March 28, 2020

Steven Rajninger: The Architect of Sacred Spaces

Architect Steve Rajninger. Photos by Ryan Torok

Steven Rajninger, a principal at San Francisco-based Herman Coliver Locus Architecture, specializes in designing sacred spaces and affordable housing. The firm’s designs include the recently renovated Ganzberg Sanctuary at Temple Beth Am. 

Rajninger spoke with the Journal about architecture, becoming an honorary Beth Am member and his mission-driven work of designing synagogues and supportive housing.

Jewish Journal: How did the Temple Beth Am project come about?

Steven Rajninger: We were invited to compete for it with other architects, as is typically the case, and to do that architects typically do some measure of conceptual thinking in advance of being awarded the project: How is an auditorium different from a sanctuary, or how is a sanctuary different from an auditorium? 

They were longing for this question to be answered and we wrote a responsive reading on the contrast between auditorium and sanctuary: Things like, an auditorium is a black box and a sanctuary is a light box. An auditorium is meant to be a world in and of itself and a sanctuary is meant to explain the world. 

These projects take time. You have to be patient, and it’s a good thing because it provides an opportunity for us as architects to get to know the community. You get to have lots of conversations and it always starts really by listening. 

JJ: Are you Jewish?

SR: Yes, very. 

JJ: Does that help when designing a synagogue?

SR: Absolutely it does. It’s why I love it so much. I think there is so much about the work [that is] so connected to who I am — my roots, my family and the history of the people — that it does feel like the work is flowing through generations. That’s a nice feeling.

JJ: Your work also appears to embrace the Jewish concept of tikkun olam – repairing the world.

SR: [Our] work is completely mission-driven. We only do two kinds of work: sacred space [architecture], which is almost entirely in the Jewish community, and that’s about 40% of our work. The other 60% is supportive housing for very low-income people: families, seniors, people who are formerly homeless. One hundred percent of our clients are nonprofit organizations. That’s a very intentional choice we made in our practice — to be architects for the people and for the work to be mission-driven. 

JJ: Why did you decide to work exclusively with nonprofits?

SR: It’s just the ability to work alongside people of like mind. As an architect, you can work for people who are just thinking about the bottom line; you can work for people who are interested in branding; and, of course, there are many ways you can do good. Our passion is to do what’s right and what’s good and to work with people and to help people who are less fortunate and challenged by a variety of things.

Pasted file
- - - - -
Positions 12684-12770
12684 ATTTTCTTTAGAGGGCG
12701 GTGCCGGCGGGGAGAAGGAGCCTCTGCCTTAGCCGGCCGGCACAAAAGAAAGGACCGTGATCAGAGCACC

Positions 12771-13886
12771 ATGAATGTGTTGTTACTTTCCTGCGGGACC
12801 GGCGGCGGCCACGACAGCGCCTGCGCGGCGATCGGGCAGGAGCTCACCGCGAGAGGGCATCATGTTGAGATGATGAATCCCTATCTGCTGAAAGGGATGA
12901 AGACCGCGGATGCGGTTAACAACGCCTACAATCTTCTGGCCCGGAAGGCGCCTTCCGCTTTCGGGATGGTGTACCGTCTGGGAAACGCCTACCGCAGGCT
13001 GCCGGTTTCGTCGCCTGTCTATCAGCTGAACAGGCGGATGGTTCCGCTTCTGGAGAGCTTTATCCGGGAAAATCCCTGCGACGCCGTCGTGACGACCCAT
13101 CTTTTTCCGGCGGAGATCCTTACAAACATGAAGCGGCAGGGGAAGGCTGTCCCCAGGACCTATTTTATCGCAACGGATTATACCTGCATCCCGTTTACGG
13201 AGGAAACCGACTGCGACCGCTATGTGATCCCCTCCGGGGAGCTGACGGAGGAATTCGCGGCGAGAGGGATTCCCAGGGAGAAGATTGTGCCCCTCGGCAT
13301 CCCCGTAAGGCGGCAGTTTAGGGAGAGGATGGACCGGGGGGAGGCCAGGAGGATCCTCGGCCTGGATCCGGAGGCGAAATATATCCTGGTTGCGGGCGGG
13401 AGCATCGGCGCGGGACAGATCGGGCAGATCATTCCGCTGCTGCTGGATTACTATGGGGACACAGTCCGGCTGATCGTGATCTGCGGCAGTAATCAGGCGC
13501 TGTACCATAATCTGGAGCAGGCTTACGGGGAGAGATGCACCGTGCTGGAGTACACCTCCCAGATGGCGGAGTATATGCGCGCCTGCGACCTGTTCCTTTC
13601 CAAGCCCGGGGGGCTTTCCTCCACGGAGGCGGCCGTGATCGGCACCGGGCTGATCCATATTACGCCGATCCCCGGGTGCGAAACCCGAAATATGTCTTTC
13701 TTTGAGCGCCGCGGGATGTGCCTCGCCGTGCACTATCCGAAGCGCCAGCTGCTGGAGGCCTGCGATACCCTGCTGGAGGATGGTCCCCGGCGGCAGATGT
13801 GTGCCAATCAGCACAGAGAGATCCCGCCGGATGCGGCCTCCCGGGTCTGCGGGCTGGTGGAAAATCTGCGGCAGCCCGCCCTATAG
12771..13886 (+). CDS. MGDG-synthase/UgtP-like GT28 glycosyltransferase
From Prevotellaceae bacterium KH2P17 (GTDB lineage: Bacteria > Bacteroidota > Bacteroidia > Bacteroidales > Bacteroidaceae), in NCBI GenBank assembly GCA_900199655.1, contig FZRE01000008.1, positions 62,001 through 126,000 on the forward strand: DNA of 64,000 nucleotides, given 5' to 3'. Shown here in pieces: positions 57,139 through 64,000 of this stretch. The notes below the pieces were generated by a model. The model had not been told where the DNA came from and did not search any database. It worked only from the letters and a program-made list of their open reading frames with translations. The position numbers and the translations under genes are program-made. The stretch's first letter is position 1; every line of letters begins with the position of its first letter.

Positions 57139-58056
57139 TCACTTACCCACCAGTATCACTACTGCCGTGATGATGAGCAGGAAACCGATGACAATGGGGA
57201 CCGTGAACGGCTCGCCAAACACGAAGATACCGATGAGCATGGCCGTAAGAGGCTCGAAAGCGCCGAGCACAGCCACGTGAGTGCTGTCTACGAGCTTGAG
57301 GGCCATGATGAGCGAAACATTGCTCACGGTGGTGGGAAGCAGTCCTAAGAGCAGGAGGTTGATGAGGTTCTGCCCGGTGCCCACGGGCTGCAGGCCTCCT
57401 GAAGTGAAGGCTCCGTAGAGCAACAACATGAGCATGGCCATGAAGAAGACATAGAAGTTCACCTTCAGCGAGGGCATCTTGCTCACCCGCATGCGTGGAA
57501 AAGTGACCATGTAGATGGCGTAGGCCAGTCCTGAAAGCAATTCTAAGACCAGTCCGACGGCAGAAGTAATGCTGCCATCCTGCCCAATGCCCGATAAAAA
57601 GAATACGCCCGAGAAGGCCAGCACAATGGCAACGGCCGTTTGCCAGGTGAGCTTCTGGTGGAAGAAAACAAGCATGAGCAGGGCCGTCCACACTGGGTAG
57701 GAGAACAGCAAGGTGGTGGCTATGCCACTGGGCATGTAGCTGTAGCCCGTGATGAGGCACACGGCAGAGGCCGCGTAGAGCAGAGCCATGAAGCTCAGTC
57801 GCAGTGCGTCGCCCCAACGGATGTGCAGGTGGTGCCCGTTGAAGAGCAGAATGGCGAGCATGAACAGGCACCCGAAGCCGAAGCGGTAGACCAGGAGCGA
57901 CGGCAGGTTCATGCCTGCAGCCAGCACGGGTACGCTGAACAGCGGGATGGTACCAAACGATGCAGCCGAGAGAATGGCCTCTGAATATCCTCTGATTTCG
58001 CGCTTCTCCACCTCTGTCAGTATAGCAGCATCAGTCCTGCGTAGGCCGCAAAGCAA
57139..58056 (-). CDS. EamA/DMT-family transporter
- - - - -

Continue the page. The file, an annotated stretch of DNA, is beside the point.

Whether you are building housing for people who are less fortunate, or you are building sacred space, you are building space that hopefully lifts people up and elevates their well-being. 

JJ: Do you design spaces around the country or only in California?

SR: The jobs are all over California. California has a real crisis in housing. There’s a need. I was waiting until my kids went off to college before I went on planes around the country and spent days away from home, but I’d like to expand our work beyond California. 

JJ: Did you always know you wanted to be an architect?

SR: I didn’t discover architecture until I was an undergrad at [UC] Berkeley. I always loved to draw. As a young Jewish boy, I thought I had two choices: doctor or lawyer, and I had no intention of ever being a lawyer. A doctor, maybe. I contemplated being a veterinarian, maybe because I loved animals, but as I grew up that didn’t seem to be the right fit. I took an architecture class at Berkeley, and the first class was almost completely a drawing class. They just touched on architecture at the end. 

It was a class that made you think about space, three dimensions, about volume, light and shadow. It was a way to teach you how to see and was, I thought, fascinating, and it was called, Architecture 11A, and I thought if this has the word “architecture” in it, this is good, and I fell in love with it, and after taking that first class, I couldn’t imagine doing anything else in life but what I am doing. 

JJ: Will you continue to be involved with the Beth Am community even though you are finished with the project? 

SR: It’s interesting. Many times when we are finishing a project like this, the people who led the process come up to us and say, “You know us better than we know ourselves.” It’s really humbling for someone to hear that — and oftentimes they’ll tell us, “You are an honorary member of the congregation,” and we sort of feel that way, too.